'Don't You Know Who He Is?'

Israel Police Dismiss Left-wing Activist's Complaint Because of His Political Views

Officer recorded saying there's no point investigating report on settlers trespassing private Palestinian land, calling the activist an 'anarchist'

Rabbi Arik Ascherman helps Palestinians harvest olives near Nablus, West Bank, November 1, 2015.
AP

A police officer has been recorded dismissing a complaint by a left-wing activist due to the activist’s political orientation.

“He can report as many incidents as he likes,” the policeman said in a telephone call two weeks ago, but “there’s no point in going there.” He also called the complainant, Rabbi Arik Ascherman, “the biggest anarchist in Judea and Samaria,” referring to the West Bank.

Ascherman, a well-known left-wing activist, called the Binyamin police station on March 18 to report that settlers had trespassed on private Palestinian land near the West Bank settlement of Rimonim. The station said it was sending someone to the scene.

Sometime later, a policewoman who identified herself as Keren called from the station to ask Ascherman for directions to the site. She connected him via conference call to Avi Illouz, the policeman en route to the site.

When Ascherman directed Illouz to a road “that bypasses the settlement to the east,” Illouz replied, “I don’t know of any settlement near Rimonim.” Ascherman said he meant Rimonim itself, and Illouz responded, “Oh, that’s not a settlement, that’s a community.”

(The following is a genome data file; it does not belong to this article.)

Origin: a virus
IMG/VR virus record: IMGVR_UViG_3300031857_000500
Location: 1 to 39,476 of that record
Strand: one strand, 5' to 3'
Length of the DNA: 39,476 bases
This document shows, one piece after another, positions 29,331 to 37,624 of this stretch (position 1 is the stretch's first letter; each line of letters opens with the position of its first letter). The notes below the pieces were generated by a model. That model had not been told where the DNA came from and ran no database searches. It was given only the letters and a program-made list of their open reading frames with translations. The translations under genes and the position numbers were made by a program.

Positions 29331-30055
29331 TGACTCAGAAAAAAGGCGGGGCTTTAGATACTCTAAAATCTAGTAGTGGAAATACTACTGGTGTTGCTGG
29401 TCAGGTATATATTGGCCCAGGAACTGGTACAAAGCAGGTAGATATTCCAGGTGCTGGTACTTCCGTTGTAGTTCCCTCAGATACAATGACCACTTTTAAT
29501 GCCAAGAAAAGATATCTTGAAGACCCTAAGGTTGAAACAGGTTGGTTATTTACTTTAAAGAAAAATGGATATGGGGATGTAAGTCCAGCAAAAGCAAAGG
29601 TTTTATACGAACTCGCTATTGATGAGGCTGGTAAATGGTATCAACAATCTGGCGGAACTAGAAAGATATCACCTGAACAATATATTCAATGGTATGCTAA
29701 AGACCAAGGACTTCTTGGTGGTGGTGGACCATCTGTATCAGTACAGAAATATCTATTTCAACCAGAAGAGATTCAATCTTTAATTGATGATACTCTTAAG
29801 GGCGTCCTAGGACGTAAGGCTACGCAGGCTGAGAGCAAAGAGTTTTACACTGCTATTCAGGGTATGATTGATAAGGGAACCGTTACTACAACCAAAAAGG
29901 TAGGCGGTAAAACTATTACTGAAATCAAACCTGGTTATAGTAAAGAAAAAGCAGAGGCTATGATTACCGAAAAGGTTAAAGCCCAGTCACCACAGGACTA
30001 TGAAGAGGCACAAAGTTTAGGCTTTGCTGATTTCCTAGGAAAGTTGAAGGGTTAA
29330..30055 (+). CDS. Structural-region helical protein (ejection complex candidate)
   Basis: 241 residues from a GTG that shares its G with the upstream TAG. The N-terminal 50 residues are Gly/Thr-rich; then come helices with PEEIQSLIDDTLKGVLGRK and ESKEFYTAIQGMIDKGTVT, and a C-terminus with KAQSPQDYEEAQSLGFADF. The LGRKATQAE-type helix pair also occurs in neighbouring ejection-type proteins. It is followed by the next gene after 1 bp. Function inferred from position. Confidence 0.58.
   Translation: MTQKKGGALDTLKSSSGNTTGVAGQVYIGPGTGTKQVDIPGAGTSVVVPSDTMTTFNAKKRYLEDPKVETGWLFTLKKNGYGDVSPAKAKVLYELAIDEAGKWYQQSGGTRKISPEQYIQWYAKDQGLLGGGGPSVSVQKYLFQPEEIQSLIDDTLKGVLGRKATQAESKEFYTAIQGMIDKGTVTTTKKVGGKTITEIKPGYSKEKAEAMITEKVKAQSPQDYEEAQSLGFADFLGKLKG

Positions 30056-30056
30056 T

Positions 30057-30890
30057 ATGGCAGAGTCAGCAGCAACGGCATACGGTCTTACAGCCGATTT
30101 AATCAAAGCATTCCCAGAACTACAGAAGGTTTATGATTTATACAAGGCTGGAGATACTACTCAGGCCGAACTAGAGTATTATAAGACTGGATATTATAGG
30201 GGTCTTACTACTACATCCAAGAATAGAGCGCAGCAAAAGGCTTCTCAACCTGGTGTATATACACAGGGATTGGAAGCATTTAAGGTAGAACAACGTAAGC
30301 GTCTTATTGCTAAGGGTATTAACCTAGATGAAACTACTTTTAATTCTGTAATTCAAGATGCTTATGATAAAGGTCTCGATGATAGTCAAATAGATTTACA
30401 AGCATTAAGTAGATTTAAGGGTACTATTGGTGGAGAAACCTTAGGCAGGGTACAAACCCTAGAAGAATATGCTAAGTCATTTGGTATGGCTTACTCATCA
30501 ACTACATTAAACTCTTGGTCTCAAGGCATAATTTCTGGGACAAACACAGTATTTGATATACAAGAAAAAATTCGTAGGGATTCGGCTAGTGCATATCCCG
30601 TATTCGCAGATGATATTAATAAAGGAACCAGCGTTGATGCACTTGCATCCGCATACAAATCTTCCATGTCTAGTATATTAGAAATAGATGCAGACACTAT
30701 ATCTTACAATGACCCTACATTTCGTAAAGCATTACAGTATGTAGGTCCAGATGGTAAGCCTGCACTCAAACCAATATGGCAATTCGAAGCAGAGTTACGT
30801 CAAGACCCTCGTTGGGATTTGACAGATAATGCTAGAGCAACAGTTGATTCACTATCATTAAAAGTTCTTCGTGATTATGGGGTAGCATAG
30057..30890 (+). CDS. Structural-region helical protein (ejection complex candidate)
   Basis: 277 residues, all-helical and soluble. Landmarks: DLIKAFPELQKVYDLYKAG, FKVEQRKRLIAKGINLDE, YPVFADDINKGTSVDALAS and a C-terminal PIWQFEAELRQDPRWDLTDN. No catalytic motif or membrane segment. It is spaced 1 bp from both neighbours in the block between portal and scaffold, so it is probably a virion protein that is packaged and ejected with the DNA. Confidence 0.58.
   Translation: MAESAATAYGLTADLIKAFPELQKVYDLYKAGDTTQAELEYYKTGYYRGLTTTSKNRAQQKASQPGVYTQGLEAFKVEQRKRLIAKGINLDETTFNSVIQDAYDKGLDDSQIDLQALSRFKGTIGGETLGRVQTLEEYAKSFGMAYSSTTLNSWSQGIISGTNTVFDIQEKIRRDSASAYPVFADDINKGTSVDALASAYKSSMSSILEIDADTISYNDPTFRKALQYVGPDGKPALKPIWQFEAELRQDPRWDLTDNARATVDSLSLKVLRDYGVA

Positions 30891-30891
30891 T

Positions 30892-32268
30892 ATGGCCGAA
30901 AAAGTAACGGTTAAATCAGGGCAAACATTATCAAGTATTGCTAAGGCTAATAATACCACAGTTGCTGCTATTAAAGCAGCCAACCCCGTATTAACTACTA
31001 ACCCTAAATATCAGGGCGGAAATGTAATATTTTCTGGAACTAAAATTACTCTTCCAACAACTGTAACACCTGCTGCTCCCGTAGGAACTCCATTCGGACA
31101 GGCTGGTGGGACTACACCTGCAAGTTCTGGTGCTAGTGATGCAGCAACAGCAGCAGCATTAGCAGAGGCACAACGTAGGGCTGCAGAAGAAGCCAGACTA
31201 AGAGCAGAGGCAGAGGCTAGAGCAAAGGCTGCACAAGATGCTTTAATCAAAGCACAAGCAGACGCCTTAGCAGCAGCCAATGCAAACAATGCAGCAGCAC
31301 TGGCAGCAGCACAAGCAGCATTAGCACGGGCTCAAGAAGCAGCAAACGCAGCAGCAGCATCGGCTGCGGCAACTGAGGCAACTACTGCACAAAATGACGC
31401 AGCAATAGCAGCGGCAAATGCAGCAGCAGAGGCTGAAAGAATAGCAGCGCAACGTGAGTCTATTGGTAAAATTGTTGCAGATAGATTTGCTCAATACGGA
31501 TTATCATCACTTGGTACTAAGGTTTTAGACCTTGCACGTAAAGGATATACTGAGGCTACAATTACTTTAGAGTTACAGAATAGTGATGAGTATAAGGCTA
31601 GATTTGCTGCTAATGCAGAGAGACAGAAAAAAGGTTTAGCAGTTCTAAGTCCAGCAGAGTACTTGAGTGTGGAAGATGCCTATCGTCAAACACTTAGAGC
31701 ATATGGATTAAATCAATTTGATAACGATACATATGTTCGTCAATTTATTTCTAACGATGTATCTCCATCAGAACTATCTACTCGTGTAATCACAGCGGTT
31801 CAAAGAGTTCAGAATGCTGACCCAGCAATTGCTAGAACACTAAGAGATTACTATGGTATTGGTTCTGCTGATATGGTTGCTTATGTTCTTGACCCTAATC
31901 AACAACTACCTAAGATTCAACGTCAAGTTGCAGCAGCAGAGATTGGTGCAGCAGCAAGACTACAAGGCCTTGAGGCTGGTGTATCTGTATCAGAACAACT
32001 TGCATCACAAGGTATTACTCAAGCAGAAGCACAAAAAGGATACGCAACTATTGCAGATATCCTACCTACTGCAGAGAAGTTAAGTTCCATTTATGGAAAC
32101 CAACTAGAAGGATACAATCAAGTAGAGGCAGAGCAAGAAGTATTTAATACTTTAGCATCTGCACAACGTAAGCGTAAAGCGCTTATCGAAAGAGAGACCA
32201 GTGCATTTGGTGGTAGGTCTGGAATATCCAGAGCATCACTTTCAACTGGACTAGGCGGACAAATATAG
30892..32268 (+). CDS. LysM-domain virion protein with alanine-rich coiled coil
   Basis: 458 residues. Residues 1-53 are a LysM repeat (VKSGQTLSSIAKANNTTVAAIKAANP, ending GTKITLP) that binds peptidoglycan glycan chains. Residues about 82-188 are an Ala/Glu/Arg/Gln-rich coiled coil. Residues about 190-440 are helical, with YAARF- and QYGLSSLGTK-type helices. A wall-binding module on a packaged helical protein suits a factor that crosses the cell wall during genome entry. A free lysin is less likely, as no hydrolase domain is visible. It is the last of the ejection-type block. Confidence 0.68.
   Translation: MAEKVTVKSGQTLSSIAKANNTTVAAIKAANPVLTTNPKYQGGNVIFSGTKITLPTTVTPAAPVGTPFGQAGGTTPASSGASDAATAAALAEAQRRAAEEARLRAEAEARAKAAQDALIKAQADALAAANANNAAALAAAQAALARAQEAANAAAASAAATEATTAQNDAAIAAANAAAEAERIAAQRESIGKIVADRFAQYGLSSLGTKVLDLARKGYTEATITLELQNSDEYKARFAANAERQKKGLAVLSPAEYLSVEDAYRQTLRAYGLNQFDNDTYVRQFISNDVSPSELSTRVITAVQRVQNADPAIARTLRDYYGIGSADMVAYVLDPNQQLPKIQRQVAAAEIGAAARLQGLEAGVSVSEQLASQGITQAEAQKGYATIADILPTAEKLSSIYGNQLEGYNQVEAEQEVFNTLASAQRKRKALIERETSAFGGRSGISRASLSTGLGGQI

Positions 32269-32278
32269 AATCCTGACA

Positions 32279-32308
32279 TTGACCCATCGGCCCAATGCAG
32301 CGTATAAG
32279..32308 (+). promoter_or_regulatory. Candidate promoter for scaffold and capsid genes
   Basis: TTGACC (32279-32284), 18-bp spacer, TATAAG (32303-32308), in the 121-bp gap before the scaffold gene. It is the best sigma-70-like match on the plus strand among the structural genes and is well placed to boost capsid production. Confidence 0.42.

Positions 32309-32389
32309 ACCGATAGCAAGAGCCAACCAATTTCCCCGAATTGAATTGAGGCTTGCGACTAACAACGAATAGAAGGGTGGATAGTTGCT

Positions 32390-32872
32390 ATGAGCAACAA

Ascherman said he wouldn’t dispute the point and continued giving Illouz directions. He also described the truck that had trespassed on the Palestinian lands and said he had photographed it.

Illouz then asked Ascherman to file a complaint, saying that was the only remaining course of action, “because the vehicle has already left the site.” But that conclusion was based solely on Ascherman saying he could no longer see it, and Ascherman himself wasn’t at the site, only nearby.

Toward the end of the conference call, when Illouz thought Ascherman had already hung up, he began talking to his colleague. “Keren, my oh my, don’t you know him? Don’t you know who he is? He’s the biggest anarchist in Judea and Samaria.”

“We know him, so what?” Keren replied. “He’s allowed to report incidents.”

“No problem, he can report as many incidents as he pleases,” Illouz said. “As far as I’m concerned, the vehicle has left the site and he was told to file a complaint. There’s no point in going there.”

At that point Ascherman, who was still on the line, interrupted, saying, “Avi, it’s embarrassing that you’re talking about me like that.” Illouz replied, “Heaven forbid, I’m not talking about you like that. I simply know you,” and hung up the phone.

Ascherman never did file the complaint, saying he was later told that only the Palestinian landowner could do so. Nevertheless, he said, had Illouz arrived at the scene quickly, he could have seen the vehicle for himself and run its license plate. Moreover, the law requires the police to open an investigation any time they know a crime has been committed, even if no formal complaint is filed.